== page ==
Use this URL to cite or link to this record in EThOS: http://ethos.bl.uk/OrderDetails.do?uin=uk.bl.ethos.729008
Title: 1603 - the wonderfull yeare : literary responses to the accession of James I
Author: Lazar, Jessica
ISNI:       0000 0004 6498 3368
Awarding Body: University of Oxford
Current Institution: University of Oxford
Date of Award: 2016
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Abstract:
'1603. The Wonderfull Yeare: Literary Responses to the Accession of James I' argues that when James VI of Scotland was proclaimed James I of England on 24 March 1603, the printed verse pamphlets that greeted his accession presented him as a figure of hope and promise for the Englishmen now subject to his rule. However, they also demonstrate hitherto unrecognized concerns that James might also be a figure of threat to the very national strength, Protestant progress, and moral, cultural, and political renaissance for which he was being touted as harbinger and champion. The poems therefore transform an insecure and undetermined figure into a symbol that represents (and enables) promise and hope. PART ONE explores how the poetry seeks to address the uncertainty and fragility, both social and political, that arose from popular fears about the accession; and to dissuade dissenters (and make secure and unassailable the throne, and thereby the state of England), through celebration of the new monarch. Perceived legal, political, and dynastic concerns were exacerbated by concrete difficulties when James was proclaimed King of England, and so he was more than fifty miles from the English border (only reaching London for the first time in early May); his absence was further prolonged by plague; this plague also deferred the immediate sanction of public festivities that should have accompanied his July coronation. An English Jacobean icon was configured in literature to accommodate and address these threats and hazards, neutralizing fears surrounding the idea of the accession with confidence in the idea of the king it brings. In the texts that respond to James's accession we observe his appropriation as a figure of hope and promise. PART 2 looks to more personal hopes and fears, albeit within the national context. It considers how the poets engage with the King's own established iconography and intentions, publicly available to view within his own writing - and especially poetry. The image that is already established there has the potential either to obstruct or to enable national and personal causes and ambitions (whether political, religious, or cultural). The poetry therefore develops strategies to negotiate with and so appropriate the King's own self-fashioning.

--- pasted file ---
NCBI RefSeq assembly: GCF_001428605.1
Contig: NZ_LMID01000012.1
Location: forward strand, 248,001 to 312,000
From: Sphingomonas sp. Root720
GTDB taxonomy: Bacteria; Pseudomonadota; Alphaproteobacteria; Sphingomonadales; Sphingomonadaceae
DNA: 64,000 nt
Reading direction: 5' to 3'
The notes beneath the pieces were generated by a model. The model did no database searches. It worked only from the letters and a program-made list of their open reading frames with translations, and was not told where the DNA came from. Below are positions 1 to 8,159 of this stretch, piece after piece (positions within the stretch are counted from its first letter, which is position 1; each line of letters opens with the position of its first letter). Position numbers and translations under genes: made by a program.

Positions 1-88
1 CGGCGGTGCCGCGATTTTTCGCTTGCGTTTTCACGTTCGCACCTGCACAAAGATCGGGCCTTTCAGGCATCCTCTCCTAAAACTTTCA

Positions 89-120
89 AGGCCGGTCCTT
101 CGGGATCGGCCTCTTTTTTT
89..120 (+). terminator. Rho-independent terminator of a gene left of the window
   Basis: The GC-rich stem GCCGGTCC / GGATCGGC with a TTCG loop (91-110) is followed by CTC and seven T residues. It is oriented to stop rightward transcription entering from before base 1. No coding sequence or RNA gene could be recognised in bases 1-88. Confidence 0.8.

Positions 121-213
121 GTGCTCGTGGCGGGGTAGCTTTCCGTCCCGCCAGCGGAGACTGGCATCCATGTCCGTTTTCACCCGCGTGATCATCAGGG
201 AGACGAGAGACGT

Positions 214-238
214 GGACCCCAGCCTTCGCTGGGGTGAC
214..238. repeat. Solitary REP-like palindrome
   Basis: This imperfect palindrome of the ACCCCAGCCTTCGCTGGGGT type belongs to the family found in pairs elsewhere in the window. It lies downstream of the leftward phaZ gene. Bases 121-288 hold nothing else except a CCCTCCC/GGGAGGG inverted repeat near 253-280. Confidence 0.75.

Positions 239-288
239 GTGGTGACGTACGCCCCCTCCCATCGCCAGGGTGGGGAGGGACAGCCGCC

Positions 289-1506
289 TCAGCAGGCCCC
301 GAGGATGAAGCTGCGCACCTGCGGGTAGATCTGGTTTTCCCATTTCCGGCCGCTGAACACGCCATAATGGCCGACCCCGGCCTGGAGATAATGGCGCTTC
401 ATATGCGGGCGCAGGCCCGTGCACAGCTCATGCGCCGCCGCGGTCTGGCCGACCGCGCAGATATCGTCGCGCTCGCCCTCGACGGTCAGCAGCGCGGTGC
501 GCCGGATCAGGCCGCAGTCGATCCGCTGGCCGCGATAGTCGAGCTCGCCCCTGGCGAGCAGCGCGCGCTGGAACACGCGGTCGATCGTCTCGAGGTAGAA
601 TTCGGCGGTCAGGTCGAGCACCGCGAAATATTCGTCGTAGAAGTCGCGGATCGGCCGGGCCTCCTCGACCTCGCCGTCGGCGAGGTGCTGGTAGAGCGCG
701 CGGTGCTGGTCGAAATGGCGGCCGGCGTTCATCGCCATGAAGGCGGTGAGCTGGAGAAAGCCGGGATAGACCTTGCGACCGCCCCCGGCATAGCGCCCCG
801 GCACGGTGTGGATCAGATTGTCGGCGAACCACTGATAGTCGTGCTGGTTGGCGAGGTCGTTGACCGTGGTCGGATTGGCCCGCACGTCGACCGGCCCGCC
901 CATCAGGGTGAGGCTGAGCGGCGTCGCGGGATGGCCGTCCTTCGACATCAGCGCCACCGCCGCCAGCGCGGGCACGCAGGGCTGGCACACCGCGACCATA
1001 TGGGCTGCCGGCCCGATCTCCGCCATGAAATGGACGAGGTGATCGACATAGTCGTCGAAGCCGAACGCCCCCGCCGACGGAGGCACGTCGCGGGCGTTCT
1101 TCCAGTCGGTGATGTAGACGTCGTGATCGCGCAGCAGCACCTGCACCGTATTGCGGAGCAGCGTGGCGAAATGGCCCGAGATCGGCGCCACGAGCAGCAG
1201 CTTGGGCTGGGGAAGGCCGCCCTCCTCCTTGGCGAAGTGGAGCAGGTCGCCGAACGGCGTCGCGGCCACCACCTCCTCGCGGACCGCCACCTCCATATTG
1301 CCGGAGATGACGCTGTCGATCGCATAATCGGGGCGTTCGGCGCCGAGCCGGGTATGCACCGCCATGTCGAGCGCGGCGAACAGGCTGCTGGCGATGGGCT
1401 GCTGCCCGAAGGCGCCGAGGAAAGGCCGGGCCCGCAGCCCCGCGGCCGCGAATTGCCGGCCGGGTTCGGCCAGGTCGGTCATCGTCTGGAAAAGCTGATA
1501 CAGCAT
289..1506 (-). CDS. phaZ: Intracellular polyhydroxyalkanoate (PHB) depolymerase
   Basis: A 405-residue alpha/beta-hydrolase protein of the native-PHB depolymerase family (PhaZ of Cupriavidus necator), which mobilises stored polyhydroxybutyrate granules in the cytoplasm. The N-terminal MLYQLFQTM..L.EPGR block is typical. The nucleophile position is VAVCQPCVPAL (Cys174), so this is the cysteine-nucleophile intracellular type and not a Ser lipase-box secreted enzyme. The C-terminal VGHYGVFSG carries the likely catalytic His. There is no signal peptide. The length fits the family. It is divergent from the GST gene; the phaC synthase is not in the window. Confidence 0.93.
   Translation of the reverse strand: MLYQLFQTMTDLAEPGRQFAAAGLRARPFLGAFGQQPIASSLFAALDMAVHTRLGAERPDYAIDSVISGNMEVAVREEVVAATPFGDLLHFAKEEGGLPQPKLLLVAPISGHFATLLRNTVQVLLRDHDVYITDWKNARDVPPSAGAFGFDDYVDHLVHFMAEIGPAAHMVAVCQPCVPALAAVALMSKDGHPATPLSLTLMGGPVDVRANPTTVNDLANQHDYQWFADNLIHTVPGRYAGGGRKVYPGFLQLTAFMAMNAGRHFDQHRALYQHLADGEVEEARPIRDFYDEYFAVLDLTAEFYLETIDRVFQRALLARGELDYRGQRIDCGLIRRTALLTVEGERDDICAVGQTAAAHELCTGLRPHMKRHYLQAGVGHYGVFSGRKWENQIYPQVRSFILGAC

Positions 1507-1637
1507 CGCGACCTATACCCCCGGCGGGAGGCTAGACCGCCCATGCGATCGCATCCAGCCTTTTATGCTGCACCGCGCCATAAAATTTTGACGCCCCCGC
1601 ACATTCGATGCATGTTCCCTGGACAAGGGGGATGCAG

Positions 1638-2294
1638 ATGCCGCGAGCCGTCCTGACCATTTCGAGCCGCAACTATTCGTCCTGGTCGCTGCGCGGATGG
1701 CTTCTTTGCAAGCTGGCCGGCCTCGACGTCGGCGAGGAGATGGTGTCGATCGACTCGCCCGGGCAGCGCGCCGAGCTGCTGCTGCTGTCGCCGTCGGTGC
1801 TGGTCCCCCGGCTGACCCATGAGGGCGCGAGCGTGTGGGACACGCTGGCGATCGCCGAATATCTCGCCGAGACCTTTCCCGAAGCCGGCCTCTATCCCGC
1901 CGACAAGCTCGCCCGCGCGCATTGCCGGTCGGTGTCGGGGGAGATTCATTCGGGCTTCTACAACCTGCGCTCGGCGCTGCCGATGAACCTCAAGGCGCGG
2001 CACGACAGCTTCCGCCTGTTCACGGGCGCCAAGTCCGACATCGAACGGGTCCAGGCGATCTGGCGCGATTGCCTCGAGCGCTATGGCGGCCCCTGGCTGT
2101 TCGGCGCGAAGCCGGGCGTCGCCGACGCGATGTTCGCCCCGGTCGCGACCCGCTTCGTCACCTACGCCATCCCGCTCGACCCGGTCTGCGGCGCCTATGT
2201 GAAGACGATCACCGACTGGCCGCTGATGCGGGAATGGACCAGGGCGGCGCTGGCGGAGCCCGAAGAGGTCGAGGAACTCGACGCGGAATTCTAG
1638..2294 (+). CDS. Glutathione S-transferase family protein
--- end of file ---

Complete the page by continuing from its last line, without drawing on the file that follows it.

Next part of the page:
Supervisor: Stern, Tiffany Sponsor: Arts and Humanities Research Council ; University College Oxford
Qualification Name: Thesis (Ph.D.) Qualification Level: Doctoral
EThOS ID: uk.bl.ethos.729008  DOI: Not available
Keywords: Great Britain--Kings and rulers--Succession--History ; Elegiac poetry ; English--17th century ; Propaganda ; Literature and society--Great Britain--History--17th century
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